To use all functions of this page, please activate cookies in your browser.
With an accout for my.bionity.com you can always see everything at a glance – and you can configure your own website and individual newsletter.
- My watch list
- My saved searches
- My saved topics
- My newsletter
Additional recommended knowledge
Corphin in context
Nature uses many tetrapyrroles - hemes, chlorophyll, and vitamin B12. F430 is the most reduced tetrapyrrole in nature with only five double bonds. This particular tetrapyrrole derivative is called a corphin. Because of its relative lack of conjugated unsaturation, it is yellow, not the intense purple-red associated with more unsaturated tetrapyrroles. It is also the only tetrapyrrole derivative found in nature to contain nickel. Ni(II) is too small for the N4 binding site of the corphin, which causes the macrocycle to adopt a ruffled structure.
Proposed mechanism of methanogenesis
The active form of F430 contains Ni(I), analogously to the reduced B12 cofactors that feature Co(I). Whereas Co(I) is d8 and diamagnetic, Ni(I) is d9 and paramagnetic. The mechanism by which Nature cleaves the CH3-S bond in methyl coenzyme M is presently (2006) unclear although it is known that both coenzyme M and coenzyme B fits into a channel terminated by the axial site on nickel. A plausible mechanism entails electron transfer from Ni(I) (to give Ni(II)), and this electron transfer initiates formation of CH4. Coupling of the coenzyme M thiyl radical with HS coenzyme B releases a proton and re-reduces Ni(II) by one-electron, regenerating Ni(I).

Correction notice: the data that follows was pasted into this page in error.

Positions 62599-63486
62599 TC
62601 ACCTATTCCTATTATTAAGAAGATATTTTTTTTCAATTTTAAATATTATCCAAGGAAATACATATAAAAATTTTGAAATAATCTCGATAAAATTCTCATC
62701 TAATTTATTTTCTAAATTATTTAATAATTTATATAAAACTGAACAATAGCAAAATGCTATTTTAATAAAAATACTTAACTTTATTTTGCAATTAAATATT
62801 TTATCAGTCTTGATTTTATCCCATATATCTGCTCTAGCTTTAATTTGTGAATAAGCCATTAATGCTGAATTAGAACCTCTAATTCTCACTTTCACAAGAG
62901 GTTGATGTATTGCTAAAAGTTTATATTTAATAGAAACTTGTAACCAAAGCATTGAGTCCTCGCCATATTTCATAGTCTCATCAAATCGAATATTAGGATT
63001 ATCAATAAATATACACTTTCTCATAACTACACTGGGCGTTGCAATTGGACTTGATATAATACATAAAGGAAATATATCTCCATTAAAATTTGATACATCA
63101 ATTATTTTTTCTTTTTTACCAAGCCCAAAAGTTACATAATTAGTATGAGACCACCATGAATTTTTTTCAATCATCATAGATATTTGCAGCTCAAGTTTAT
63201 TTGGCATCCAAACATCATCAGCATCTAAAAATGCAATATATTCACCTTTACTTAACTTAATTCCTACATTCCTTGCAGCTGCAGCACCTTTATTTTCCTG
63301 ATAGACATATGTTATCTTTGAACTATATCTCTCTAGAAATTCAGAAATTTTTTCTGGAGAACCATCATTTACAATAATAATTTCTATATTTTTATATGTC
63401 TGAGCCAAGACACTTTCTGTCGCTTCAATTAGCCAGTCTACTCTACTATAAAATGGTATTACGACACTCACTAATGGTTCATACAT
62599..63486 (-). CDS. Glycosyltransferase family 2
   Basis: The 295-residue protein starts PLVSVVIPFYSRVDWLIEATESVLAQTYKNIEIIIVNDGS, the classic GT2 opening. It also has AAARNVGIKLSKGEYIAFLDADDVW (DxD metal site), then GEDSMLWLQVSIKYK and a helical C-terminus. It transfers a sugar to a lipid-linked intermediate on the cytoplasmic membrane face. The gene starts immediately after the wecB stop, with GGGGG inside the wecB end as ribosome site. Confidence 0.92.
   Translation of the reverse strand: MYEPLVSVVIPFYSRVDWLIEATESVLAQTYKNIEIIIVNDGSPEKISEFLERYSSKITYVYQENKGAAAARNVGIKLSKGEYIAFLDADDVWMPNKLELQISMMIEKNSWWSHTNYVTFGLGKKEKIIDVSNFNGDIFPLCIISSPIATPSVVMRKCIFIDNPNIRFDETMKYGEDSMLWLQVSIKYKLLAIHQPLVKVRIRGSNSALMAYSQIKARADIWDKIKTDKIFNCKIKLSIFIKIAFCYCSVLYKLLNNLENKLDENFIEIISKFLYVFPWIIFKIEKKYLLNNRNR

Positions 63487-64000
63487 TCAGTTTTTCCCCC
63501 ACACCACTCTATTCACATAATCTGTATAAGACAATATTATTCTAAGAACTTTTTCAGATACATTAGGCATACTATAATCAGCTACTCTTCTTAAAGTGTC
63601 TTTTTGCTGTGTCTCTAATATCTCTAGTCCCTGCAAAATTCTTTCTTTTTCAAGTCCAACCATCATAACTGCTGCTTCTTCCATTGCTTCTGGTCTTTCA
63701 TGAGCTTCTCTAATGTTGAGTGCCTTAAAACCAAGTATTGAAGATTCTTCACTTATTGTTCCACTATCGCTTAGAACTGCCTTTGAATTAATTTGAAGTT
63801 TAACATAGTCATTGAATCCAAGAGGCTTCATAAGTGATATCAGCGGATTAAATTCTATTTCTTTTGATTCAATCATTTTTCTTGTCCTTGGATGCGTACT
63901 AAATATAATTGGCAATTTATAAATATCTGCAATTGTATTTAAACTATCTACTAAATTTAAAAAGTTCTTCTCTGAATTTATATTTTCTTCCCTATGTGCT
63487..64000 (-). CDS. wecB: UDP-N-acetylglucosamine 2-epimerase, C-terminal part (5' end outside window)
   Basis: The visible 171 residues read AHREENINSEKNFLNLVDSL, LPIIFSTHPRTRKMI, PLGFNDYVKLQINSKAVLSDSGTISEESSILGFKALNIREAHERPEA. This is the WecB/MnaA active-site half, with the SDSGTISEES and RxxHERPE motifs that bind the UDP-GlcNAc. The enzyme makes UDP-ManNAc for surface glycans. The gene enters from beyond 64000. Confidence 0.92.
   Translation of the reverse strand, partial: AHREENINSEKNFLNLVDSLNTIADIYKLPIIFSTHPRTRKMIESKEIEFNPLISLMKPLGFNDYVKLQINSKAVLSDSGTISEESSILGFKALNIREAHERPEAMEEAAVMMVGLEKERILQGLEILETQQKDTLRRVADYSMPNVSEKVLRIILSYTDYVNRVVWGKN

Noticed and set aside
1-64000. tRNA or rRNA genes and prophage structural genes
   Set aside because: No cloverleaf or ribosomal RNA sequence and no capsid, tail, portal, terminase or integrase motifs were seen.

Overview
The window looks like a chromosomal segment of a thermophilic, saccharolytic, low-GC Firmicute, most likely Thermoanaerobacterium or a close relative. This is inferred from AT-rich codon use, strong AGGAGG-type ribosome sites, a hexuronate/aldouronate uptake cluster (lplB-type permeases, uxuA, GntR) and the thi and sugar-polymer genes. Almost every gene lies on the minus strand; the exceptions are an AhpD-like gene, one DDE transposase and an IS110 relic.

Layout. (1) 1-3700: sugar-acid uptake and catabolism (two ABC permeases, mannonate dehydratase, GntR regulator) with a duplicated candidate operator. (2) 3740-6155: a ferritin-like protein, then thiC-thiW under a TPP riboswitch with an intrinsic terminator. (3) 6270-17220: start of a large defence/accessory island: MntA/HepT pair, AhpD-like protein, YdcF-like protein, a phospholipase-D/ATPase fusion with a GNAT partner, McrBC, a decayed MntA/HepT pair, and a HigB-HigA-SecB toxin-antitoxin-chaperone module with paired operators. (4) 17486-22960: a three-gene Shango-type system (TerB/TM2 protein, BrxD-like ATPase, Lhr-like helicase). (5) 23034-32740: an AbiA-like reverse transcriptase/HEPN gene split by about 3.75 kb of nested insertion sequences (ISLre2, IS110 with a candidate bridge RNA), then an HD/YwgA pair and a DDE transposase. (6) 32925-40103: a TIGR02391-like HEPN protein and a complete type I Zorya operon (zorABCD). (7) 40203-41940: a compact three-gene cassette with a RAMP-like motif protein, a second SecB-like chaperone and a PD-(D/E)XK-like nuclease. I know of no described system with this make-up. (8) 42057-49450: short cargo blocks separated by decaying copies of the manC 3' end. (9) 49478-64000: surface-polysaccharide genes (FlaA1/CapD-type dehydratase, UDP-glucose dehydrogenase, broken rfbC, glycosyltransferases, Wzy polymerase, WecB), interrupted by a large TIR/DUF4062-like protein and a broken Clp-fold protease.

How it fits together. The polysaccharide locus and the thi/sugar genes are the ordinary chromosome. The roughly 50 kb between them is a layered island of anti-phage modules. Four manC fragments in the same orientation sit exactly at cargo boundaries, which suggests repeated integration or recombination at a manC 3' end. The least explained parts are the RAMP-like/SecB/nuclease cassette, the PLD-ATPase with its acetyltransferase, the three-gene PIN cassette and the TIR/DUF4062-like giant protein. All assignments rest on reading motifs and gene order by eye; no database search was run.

Anaerobic methane oxidation
F430 occurs in very high concentrations in bacteria that are thought to be involved in reverse methanogenesis, where methane is converted to methyl coenzyme M. Organisms that promote this remarkable reaction contain 7% by weight nickel protein.
|This article is licensed under the GNU Free Documentation License. It uses material from the Wikipedia article "F430". A list of authors is available in Wikipedia.|